The Importance Of Habits And Routines
With your new morning game plan figured out, it’s time to not only put it into action but also make it your new morning routine. Why is this important? Because you want to make sure your new plan happens every morning without fail, turning it into a routine is the best way to make sure that happens.
Before something becomes a habit or a routine, it takes a lot of willpower to make things happen. That’s the energy that you will need for other things throughout the morning and the rest of the day. Yes, it will take some willpower, mental energy, and drive at first to create new morning habits, but once they are set, they will become automatic, like brushing your teeth before bed.
Once you come up with a good working morning routine, stick to it for a few weeks. That’s the best way to turn it into a strong habit. Before long, it will feel like the new normal, and you no longer have to remind yourself to do things along the way. It will have become a habit and a routine you’ll follow automatically. It will take a lot less effort and mental pep-talk to get things done, even if your new routine includes a 30-minute run, or getting up at the crack of dawn to work on your most important business task for an hour.
Watch out for moments when you slip back into your old habits and routines. It’s going to happen. The key is to catch it early and get back on track as quickly as possible. For example, let’s say you’ve been doing well with waking up 30 minutes earlier and going for a run before you start your day. Then one day you oversleep and can’t make it out there. Or the weather turns too bad, you get sick or hurt, or something else pops up that keeps you from going on that run. That’s life. It happens. What’s important is what you decide to do the next morning.
Your most important job whenever life gets in the way of your new morning routine is to get back on track as quickly as possible. Do what you can as soon as you notice the disruption. If the weather is bad, do a quick workout at home or head to the gym to run on the treadmill. If you overslept, try to squeeze in a few minutes of me time or do something to grow your business before you get back to the rest of your day. Most importantly, get back on track with your regular morning routine as soon as possible. Get back into your new habits the next morning, if at all possible. Actively remind yourself to get back on track for a few days until your routine is firmly back in place. You’ll be glad you did when you start to see the results you’ve been hoping for.
Take Time To Review Your Morning Routine Regularly
Creating routines and habits for your mornings is a great thing. They allow you to do what you need to do to move ahead without having to spend a lot of energy and time thinking about it.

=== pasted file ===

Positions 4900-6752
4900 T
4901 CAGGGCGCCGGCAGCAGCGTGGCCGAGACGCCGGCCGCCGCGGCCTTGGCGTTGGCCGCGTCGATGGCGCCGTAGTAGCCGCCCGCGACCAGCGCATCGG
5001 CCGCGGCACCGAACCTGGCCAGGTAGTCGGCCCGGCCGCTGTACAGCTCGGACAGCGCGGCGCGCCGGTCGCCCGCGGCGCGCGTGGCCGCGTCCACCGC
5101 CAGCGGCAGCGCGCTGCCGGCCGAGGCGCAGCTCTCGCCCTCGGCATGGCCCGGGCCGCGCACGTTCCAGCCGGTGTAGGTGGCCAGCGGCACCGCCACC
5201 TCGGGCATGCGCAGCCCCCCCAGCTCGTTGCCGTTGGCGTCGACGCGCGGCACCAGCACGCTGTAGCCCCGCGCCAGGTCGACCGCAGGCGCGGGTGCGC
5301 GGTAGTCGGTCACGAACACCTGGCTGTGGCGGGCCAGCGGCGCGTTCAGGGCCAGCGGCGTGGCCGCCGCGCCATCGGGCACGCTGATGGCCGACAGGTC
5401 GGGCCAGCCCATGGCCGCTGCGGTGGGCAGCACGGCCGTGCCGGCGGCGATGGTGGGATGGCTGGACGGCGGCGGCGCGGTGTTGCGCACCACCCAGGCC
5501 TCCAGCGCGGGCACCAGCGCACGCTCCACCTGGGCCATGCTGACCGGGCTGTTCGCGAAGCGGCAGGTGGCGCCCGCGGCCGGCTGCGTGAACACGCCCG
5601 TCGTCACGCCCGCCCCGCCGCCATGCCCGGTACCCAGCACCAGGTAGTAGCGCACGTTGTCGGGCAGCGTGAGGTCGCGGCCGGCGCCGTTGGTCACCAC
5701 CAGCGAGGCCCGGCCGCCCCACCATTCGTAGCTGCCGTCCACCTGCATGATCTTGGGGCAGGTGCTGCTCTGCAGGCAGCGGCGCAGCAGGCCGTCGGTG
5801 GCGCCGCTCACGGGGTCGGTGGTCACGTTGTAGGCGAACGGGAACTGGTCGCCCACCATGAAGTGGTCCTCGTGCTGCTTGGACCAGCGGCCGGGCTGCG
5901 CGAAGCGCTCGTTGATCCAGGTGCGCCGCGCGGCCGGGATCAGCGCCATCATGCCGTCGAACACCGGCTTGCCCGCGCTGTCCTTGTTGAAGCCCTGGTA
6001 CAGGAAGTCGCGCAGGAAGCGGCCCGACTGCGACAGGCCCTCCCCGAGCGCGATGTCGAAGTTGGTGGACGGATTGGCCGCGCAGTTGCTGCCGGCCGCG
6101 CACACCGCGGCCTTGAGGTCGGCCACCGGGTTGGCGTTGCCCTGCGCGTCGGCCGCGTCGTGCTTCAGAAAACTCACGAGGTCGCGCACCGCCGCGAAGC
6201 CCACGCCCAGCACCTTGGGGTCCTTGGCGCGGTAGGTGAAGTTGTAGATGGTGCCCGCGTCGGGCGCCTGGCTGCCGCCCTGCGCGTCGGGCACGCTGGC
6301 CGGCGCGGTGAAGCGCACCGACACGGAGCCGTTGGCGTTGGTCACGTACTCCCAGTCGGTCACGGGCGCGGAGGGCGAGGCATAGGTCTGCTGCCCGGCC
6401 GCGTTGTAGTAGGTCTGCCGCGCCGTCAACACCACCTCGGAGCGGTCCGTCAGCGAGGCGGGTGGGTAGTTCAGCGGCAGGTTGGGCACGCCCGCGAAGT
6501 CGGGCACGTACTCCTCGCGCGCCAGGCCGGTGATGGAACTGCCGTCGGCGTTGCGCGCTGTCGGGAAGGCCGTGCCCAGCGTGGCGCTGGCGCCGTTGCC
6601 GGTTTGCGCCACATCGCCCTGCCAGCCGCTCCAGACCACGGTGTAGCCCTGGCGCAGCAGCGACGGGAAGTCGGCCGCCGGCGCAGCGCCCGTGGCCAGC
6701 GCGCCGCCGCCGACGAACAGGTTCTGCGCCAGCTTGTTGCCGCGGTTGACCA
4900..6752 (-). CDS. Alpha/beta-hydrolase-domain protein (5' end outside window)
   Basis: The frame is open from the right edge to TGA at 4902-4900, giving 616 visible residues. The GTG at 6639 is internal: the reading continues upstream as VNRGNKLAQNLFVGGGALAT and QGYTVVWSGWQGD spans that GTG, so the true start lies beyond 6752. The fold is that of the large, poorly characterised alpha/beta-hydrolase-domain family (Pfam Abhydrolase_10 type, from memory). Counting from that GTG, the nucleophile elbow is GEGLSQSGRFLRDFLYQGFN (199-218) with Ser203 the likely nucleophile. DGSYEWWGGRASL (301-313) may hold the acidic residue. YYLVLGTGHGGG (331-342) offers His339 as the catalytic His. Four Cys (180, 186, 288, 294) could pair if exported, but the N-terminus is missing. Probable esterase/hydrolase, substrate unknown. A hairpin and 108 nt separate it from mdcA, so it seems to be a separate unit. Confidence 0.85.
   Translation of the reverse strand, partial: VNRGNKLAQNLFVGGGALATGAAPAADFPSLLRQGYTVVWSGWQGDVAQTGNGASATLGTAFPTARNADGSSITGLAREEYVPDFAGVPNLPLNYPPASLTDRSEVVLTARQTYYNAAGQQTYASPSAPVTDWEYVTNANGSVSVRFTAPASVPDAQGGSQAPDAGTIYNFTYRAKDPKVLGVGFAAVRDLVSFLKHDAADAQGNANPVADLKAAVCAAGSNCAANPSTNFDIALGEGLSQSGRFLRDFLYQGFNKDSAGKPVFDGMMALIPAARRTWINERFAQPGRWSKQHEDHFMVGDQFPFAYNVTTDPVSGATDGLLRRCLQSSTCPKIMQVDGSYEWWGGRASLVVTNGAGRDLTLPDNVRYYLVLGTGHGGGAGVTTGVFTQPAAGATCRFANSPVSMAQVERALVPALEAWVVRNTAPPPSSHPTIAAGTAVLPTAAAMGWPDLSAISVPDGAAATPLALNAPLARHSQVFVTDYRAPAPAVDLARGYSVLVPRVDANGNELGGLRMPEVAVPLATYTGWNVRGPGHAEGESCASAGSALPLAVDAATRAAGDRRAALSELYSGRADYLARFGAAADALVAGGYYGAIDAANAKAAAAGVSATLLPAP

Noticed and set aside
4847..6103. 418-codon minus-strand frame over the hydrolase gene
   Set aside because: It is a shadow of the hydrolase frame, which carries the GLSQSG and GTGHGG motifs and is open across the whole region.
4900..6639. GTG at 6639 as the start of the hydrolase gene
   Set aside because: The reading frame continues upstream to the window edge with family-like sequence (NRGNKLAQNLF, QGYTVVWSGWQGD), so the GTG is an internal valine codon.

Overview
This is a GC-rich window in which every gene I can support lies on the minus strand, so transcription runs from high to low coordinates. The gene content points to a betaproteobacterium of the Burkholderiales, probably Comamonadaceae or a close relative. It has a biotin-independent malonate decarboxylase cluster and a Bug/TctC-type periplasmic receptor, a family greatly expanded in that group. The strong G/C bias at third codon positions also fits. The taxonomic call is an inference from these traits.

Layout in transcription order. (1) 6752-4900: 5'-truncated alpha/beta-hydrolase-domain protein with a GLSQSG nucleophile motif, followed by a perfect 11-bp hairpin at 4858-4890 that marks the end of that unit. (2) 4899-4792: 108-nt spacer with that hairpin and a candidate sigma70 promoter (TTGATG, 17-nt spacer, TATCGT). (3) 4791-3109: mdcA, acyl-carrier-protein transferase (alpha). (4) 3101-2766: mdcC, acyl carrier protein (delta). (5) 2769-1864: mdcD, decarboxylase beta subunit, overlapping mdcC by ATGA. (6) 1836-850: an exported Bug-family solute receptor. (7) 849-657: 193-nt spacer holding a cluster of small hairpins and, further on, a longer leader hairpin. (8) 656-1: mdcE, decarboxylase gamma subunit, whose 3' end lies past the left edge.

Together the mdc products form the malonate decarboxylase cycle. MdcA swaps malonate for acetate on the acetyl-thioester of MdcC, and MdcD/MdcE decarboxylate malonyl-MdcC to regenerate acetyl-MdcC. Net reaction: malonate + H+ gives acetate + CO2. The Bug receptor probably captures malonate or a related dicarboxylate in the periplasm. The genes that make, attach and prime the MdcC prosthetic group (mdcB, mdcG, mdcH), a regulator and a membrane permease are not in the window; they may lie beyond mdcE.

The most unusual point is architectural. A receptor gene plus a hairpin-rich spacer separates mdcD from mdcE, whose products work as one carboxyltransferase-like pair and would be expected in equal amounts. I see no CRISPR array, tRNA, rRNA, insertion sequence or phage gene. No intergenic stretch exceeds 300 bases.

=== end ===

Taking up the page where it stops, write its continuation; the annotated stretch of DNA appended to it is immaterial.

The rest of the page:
When we get into a routine, it’s hard to stop and ask ourselves if it’s working as well as it could be. Even more importantly, with a routine and a set of habits firmly established, it’s easy to keep going even when the circumstances change. That’s why it’s important to take some time now and again to review our routine and habits, including the new morning routine.
Set aside a little time every few weeks, or even months, to review your routine. Put it on the calendar and make sure you do it. It won’t take long, and it will be a very valuable exercise in the long run. Our lives and circumstances change. Our routines should change with it. Just because something has served us well over the past few weeks and months doesn’t mean it will continue to do so.
When you sit down to review your morning routine (or any routine or habit you’ve been working on for that matter), ask yourself this:
Is it working? Is it working well?
If it is, simply carry on. If it isn’t, it may be time to make some changes and tweak it until you find something that works well for you at that particular point in time.
Another way to look at it is to find what you love and what you hate about the new morning routine. Change it accordingly until you get as close as possible to loving everything about it and still getting the results you want.
Remember, this morning routine will change and evolve as you, your circumstances, and the people in your life change and evolve. Embrace the changes and look at them as an indication that you’re making progress.
Keep tweaking and improving your morning routine, and don’t be afraid to mix up your goals for it. Maybe you started by making exercise a priority first thing in the day. As time goes by and you become fitter and make time for it later in the day, your focus may shift to journaling or learning a new language. Keep evolving, keep changing, and keep using those precious first few hours of each day to establish some positive change in yourself and those around you.